Wood chips are usually free if you get in touch with tree trimming companies and offer your backyard as a depositing place. We’ve been getting a couple of wood chips loads every spring, and love using them around the property. If you have a pile of wood chips and want to know how to compost wood chips fast, keep reading.
You can use wood compost in a variety of ways in your garden and they can also be used in your compost pile. They are a great source of carbon and they help prevent compost piles from compacting. But one thing that wood chips are known for is taking a long time to break down. If you want to use them in and around your garden, you need to know some ways to speed up the composting process.
Wood chips can be used in many ways other than composting as well: use them instead of mulch to prevent the growth of weeds, and to protect trees and shrubs from being damaged by lawnmowers and weed trimmers. Wood chips will also add nutrients to your soil.
During the warm summer months, wood chips block the sun from reaching the soil; this helps retain soil moisture by reducing evaporation. They also prevent soil erosion by creating a barrier between the wind and the soil. And in the winter, adding a layer of wood chips to your garden will keep the soil warmer because the decomposition process creates heat.
How To Compost Wood Chips Fast
Fast composting of wood chips requires the right conditions, including temperature, volume, and air. Aeration is important to how fast wood chips compost because air facilitates the decomposition process. Chipper wood chips are great for mulching or composting. Their uniform size allows for air to travel throughout this helps maintain healthy microorganisms that are both good for the soil and help break down the compost.
The right mix of green and brown organic material is essential to compost wood chips fast. The best wood chips are arborist wood chips, which are freshly cut tree branches. These wood chips have both green organic material and brown organic material. Autumn is the season to trim trees meaning there will be an abundance of free wood chips.
Here are some ways to compost your wood chips faster:
- add heat to the pile
- inoculate the pile
- make the wood chips as small as you can
- add a nitrogen source
Let’s look into this in more detail.
Learn more about composting:
- How to make compost from weeds
- How to make compost for your garden
- How to compost with worms
- Trench composting
- The best compost for your vegetable garden
Does nitrogen speed up composting?
Why should you add nitrogen to your compost? Wood is a high carbon. It has low nitrogen naturally and this is why it is slow to compost. When you add nitrogen to the compost pile, it will help the wood chips break down faster. This works because the microbes that break down the wood actually feed on nitrogen. You need to give them a food source so that they can work best. What is a source of nitrogen you can find for this purpose? You might be surprised at how much you already have around the garden or lawn.
Nitrogen speeds up composting and unlike large wood chips and beauty bark, arborist wood chips contain a large amount of nitrogen. Arborist wood chips are the best choice of wood chips. They are fresh wood chips created from recently trimmed tree branches and shrubs. Arborist wood chips contain both the branch (brown organic material) and leaves (green organic material) making them the best choice for mulch because of the available nitrogen. The green organic material decomposes providing nitrogen to the plants while leaving behind the brown organic material, the wood chips.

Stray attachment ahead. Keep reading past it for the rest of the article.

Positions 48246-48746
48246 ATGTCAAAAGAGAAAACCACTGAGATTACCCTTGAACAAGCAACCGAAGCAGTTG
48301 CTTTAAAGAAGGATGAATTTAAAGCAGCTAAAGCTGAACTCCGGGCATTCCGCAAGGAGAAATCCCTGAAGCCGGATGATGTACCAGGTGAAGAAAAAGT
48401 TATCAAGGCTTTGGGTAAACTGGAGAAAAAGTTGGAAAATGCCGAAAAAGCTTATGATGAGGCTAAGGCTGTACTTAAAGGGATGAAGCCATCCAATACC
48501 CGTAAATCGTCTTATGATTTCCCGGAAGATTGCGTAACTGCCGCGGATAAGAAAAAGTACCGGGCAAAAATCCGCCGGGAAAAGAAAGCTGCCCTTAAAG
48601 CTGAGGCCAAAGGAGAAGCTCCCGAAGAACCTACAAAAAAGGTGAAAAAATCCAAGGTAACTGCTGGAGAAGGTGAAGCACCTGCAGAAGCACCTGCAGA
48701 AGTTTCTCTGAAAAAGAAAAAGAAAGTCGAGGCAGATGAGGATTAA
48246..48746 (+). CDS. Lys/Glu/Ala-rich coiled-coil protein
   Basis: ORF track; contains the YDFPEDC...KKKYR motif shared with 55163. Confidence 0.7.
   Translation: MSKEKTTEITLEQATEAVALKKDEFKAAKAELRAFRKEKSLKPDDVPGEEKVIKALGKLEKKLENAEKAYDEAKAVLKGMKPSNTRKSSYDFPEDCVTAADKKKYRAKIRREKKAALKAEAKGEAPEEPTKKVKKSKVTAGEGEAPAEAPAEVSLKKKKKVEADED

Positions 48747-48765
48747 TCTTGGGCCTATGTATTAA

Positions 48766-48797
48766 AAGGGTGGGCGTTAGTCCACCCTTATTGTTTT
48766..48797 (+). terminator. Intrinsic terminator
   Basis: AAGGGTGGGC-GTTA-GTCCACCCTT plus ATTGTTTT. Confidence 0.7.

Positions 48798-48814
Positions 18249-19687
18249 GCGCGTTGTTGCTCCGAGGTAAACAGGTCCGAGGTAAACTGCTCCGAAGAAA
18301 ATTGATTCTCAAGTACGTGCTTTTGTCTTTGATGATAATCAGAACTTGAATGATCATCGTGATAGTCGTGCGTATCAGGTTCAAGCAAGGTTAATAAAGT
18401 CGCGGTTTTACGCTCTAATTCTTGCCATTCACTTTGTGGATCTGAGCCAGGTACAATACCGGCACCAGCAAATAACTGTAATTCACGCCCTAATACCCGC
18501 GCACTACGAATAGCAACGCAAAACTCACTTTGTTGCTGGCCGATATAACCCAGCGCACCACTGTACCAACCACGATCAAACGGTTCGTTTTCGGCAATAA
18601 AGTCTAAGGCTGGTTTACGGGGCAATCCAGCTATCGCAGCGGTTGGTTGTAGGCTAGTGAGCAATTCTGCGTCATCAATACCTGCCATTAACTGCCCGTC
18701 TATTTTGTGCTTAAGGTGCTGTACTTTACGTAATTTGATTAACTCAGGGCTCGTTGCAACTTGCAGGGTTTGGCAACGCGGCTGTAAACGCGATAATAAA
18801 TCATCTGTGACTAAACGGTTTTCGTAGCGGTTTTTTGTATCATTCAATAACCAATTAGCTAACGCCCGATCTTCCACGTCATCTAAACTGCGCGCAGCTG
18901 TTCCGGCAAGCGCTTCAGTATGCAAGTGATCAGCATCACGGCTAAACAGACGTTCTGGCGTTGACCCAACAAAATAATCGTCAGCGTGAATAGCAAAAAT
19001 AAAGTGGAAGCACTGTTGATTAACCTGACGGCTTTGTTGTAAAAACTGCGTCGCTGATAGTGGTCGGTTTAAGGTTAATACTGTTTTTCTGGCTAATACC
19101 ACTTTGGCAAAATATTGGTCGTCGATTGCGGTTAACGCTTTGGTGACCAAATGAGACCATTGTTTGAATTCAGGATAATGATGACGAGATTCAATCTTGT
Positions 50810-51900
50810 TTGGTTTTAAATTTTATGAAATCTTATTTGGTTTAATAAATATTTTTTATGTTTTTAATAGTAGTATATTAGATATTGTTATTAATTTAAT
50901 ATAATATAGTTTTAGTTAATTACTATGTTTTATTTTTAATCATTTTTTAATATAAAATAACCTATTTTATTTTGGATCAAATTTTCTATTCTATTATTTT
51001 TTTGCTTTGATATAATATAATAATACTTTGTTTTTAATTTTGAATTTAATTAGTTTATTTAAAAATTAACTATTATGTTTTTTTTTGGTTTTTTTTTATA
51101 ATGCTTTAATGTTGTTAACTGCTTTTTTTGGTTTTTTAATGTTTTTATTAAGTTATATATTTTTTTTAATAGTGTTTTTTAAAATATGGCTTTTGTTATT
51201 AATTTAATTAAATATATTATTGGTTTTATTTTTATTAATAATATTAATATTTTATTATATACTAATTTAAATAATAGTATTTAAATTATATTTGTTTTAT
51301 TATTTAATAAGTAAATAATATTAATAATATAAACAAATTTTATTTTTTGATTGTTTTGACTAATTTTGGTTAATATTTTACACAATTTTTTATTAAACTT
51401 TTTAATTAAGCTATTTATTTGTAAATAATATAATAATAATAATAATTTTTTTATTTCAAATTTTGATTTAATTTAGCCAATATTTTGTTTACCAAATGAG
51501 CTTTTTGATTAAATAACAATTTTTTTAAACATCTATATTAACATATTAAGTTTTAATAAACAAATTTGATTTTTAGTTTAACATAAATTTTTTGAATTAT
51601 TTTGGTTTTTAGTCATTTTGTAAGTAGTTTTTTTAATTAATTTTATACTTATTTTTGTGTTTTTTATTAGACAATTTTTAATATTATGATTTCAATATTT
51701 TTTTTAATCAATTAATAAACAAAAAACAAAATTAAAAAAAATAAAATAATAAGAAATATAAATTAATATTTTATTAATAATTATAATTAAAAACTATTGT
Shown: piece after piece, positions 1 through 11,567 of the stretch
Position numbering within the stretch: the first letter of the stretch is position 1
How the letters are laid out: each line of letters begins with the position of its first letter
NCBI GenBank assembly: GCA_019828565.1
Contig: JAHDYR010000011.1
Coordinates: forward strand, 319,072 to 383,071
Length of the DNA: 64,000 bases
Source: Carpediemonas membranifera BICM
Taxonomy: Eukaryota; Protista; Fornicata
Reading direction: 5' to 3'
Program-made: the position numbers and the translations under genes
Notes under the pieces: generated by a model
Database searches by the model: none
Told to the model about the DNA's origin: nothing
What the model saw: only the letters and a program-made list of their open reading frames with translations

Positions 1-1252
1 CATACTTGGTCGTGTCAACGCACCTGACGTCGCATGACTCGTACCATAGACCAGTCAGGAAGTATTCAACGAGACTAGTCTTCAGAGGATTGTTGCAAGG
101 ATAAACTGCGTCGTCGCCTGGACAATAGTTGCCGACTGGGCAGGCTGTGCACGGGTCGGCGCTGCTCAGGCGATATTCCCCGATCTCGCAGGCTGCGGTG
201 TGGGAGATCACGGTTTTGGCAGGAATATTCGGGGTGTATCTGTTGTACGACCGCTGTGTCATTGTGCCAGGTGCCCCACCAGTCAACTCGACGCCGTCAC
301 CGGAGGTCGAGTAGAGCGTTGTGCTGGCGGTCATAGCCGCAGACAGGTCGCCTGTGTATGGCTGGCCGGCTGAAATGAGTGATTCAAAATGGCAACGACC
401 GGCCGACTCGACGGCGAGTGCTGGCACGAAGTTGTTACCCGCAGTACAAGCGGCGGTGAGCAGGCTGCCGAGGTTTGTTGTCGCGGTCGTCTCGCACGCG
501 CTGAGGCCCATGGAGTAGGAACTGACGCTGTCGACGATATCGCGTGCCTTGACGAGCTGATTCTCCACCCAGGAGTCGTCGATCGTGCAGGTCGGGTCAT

Maintaining the proper nitrogen level is important to the rate of decomposition. If there is an excessive amount of nitrogen it will start breaking down into ammonia, which is bad for composting. Ammonia kills some of the microorganisms that are responsible for breaking down the organic materials. If your compost heap becomes too alkaline, use neutral buffering materials to adjust the pH.
What are some good sources of nitrogen that you can use?
- grass clippings
- green leaves
- garden waste
- animal manure and horse manure
- coffee grounds
- ammonium sulfate
- comfrey leaves
- kitchen scraps and food waste
- plant roots
These and many other green materials make great nitrogen sources to add to your compost of organic matter. Any nitrogen-rich materials that help increase the nitrogen content of your wood compost pile will break down the chips even faster. It’s a good idea to use things that you were going to compost anyway so you’re working toward a common goal.
Do wood chips steal nitrogen from the soil?
Wood chips provide nitrogen to the soil instead of stealing nitrogen from the soil. It is debated whether wood chips need to be composted before use. Some people think that composting the wood chips before applying them to the soil removes too much nitrogen. They claim the nitrogen improves the compost pile instead of the landscape. When using wood chips that are not composted (fresh wood chips) make sure to use them around established shrubs and trees instead of newly planted trees and shrubs.
Others believe it is important to compost the wood chips before adding them to the landscape. By composting the wood chips before applying them to the garden, the carbon to nitrogen ratio (C:N) is reduced. This happens because the process of decomposition releases carbon dioxide.
Adding heat to break down wood chips
Wood chips will compost faster in the warmer months of summer because the center of the pile gets hot. You should avoid turning the pile in the cold months because the heat will escape and it slows the decomposition process. Hot composting is one technique you can use to help break down these wood chips faster so you can get to use them in your garden sooner. Heat composting is the quickest way to compost wood chips and use them for gardening material.
When hot composting, it can be helpful to use a compost thermometer. The hotter your pile gets, the quicker it will compost so keeping a check on the temperature can be very helpful. You want to keep your compost pile between 100 and 160 degrees for best results. You also want to avoid overheating the compost pile because this will dry it out too much. Also, keep in mind that bigger piles will compost faster than small piles.